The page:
John Craven it was, on Countryfile, who had me lifting volumes from the shelf. He was in the area, chatting to the daughter. In a couple of months time the hundredth anniversary of Laurie Lee will be marked. There’s a trail through the woods in his Gloucestershire home in his name, marked with some of his poetry. Soon a volume of his paintings will be published, with narrative by his daughter who found the pictures under the bed.
They spoke about his seminal work, Cider With Rosie, and left it there. Don’t stop, thought I, the whole programme should be devoted to him. But then it was Countryfile, and perhaps there will be a more detailed look at the life and the works of the great man in the months ahead.
I watched the film version of Rosie just a few weeks ago, again looking for more as we watched young Laurie wandering off at the end. For I knew that it wasn’t the end, more the beginning actually.
The stooping figure of my mother, waist-deep in the grass and caught there like a piece of sheep’s wool, was the last I saw of my country home as I left it to discover the world. She stood old and bent at the top of the bank, silently watching me go, one gnarled red hand raised in farewell and blessing, not questioning why I went. At the bend of the road I looked back again and saw the gold light die behind her; then I turned the corner, passed the village school, and closed that part of my life for ever.
And so began not only one of the best books ever written, As I Walked Out One Midsummer Morning, but a life lived to the full. And young Lee was off, on foot, to London, by way of Southampton for he’d never seen the sea, and on to Spain, with a tent and a box of treacle biscuits, and his fiddle.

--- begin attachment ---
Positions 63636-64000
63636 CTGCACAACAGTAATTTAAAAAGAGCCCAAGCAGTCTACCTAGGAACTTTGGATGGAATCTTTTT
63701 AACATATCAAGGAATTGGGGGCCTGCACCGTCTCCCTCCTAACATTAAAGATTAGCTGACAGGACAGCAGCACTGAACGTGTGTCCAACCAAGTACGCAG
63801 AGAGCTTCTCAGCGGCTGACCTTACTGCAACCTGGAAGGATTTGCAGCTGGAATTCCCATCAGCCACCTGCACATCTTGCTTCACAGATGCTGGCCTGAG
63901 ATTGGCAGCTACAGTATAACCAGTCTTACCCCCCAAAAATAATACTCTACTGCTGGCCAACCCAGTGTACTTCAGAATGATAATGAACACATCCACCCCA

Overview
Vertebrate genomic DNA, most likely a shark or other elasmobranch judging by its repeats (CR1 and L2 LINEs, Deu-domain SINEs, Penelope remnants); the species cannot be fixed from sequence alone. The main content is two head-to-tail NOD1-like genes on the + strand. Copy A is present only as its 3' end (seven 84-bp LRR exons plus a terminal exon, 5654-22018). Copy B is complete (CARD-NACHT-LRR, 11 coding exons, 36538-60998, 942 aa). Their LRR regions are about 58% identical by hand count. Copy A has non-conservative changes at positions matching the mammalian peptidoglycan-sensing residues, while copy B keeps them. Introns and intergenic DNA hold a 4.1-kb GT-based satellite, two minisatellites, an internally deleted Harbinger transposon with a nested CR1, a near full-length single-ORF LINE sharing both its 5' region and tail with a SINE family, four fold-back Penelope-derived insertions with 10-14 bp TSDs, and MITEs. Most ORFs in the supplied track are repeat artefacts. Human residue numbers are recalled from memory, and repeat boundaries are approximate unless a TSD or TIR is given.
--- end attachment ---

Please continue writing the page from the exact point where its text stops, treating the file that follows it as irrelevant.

But that short footage on Countryfile has had me digging out a recording of Lee made for the BBC in 1955 and possibly never broadcast. And as I type I hear his rich brogue playing in the background; This is the story of my first, and probably last, encounter with a Spanish bull – these are the days of his walking out, engrossing stuff. And I’ll watch out for a series made, with Benedict Allen commentating, on the great travel writers of which Laurie Lee was one – Newby and PLF the others. I’d like to see that again; perhaps the centenary will bring it to our screens.
I remember too some fine passages from I Can’t Stay Long, a compilation of some shorter articles, published in 1975. As an example here’s a short piece he wrote, Hills of Tuscany, which thrilled me before I visited the area, visiting many of the places of his route, his words in my hand, and wishing I too could walk those miles from Florence to Siena. Marvellous, and re-typed for you to be read through that link.
But for now I think we’ll bring As I Walked Out back to The Bedside Table to read again. And I might even have a go at some of his poetry. Thank you John Craven